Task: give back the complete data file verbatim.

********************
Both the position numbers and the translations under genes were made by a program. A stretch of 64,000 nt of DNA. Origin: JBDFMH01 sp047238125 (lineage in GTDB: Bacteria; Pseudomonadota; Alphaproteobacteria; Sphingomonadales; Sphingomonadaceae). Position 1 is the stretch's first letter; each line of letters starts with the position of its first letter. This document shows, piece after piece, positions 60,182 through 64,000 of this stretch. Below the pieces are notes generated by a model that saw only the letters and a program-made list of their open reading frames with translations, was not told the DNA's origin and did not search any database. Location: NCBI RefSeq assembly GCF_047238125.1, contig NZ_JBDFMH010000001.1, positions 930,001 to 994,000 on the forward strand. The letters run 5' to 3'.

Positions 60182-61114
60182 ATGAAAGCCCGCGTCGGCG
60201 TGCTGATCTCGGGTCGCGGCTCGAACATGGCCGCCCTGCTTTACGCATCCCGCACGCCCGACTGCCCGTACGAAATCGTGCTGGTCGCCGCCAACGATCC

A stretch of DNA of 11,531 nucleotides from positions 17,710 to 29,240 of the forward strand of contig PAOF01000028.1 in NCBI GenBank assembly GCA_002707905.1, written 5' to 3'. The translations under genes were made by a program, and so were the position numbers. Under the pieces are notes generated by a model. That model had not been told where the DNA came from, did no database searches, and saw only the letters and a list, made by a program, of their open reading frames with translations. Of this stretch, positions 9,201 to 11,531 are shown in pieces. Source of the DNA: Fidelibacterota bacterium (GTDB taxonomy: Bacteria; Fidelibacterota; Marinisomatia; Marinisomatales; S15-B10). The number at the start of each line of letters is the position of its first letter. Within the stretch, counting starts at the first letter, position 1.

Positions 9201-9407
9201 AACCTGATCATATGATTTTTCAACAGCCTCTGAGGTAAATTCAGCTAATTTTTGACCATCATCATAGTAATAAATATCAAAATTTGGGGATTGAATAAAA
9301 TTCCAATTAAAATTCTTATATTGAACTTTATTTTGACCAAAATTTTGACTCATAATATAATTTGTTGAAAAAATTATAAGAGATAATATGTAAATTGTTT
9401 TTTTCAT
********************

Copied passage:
Both the position numbers and the translations under genes were made by a program. A stretch of 64,000 nt of DNA. Origin: JBDFMH01 sp047238125 (lineage in GTDB: Bacteria; Pseudomonadota; Alphaproteobacteria; Sphingomonadales; Sphingomonadaceae). Position 1 is the stretch's first letter; each line of letters starts with the position of its first letter. This document shows, piece after piece, positions 60,182 through 64,000 of this stretch. Below the pieces are notes generated by a model that saw only the letters and a program-made list of their open reading frames with translations, was not told the DNA's origin and did not search any database. Location: NCBI RefSeq assembly GCF_047238125.1, contig NZ_JBDFMH010000001.1, positions 930,001 to 994,000 on the forward strand. The letters run 5' to 3'.

Positions 60182-61114
60182 ATGAAAGCCCGCGTCGGCG
60201 TGCTGATCTCGGGTCGCGGCTCGAACATGGCCGCCCTGCTTTACGCATCCCGCACGCCCGACTGCCCGTACGAAATCGTGCTGGTCGCCGCCAACGATCC

A stretch of DNA of 11,531 nucleotides from positions 17,710 to 29,240 of the forward strand of contig PAOF01000028.1 in NCBI GenBank assembly GCA_002707905.1, written 5' to 3'. The translations under genes were made by a program, and so were the position numbers. Under the pieces are notes generated by a model. That model had not been told where the DNA came from, did no database searches, and saw only the letters and a list, made by a program, of their open reading frames with translations. Of this stretch, positions 9,201 to 11,531 are shown in pieces. Source of the DNA: Fidelibacterota bacterium (GTDB taxonomy: Bacteria; Fidelibacterota; Marinisomatia; Marinisomatales; S15-B10). The number at the start of each line of letters is the position of its first letter. Within the stretch, counting starts at the first letter, position 1.

Positions 9201-9407
9201 AACCTGATCATATGATTTTTCAACAGCCTCTGAGGTAAATTCAGCTAATTTTTGACCATCATCATAGTAATAAATATCAAAATTTGGGGATTGAATAAAA
9301 TTCCAATTAAAATTCTTATATTGAACTTTATTTTGACCAAAATTTTGACTCATAATATAATTTGTTGAAAAAATTATAAGAGATAATATGTAAATTGTTT
9401 TTTTCAT